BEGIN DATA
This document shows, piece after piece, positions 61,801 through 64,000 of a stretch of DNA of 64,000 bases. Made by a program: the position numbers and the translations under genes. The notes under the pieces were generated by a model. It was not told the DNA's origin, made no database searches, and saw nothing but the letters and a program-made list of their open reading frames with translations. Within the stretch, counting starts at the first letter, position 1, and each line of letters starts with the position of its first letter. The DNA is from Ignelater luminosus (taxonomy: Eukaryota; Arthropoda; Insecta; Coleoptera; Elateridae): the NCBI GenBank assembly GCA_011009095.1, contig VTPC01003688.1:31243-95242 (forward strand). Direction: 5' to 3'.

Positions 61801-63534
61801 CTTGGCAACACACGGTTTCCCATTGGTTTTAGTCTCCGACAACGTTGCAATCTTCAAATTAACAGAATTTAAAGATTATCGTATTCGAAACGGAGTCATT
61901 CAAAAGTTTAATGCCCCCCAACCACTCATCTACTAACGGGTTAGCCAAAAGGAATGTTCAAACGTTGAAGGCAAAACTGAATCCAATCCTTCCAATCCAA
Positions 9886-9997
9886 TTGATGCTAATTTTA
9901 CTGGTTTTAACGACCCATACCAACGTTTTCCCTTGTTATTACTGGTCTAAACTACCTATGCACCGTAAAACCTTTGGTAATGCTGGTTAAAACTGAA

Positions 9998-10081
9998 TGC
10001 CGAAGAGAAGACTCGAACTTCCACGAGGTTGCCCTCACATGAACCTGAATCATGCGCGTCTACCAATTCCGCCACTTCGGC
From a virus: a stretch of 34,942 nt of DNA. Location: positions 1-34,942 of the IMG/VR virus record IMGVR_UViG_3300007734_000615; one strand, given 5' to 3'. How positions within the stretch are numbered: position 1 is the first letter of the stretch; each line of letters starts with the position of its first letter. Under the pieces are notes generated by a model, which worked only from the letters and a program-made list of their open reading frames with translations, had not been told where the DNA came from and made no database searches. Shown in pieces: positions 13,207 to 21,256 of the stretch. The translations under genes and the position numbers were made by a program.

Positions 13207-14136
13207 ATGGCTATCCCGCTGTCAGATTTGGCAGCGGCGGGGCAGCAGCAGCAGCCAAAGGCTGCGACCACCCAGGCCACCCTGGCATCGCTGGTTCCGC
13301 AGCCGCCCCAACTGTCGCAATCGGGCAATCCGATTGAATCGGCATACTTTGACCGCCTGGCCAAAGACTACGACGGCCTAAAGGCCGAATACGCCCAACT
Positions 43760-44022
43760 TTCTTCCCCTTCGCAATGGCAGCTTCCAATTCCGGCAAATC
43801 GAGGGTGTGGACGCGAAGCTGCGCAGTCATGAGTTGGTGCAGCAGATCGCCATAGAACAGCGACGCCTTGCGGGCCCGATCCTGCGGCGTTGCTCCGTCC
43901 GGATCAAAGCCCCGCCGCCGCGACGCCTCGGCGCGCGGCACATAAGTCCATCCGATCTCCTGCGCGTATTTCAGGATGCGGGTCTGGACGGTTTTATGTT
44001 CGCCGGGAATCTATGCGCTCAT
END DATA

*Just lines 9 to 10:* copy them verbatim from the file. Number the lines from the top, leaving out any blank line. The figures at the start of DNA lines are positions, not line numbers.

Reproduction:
9998 TGC
10001 CGAAGAGAAGACTCGAACTTCCACGAGGTTGCCCTCACATGAACCTGAATCATGCGCGTCTACCAATTCCGCCACTTCGGC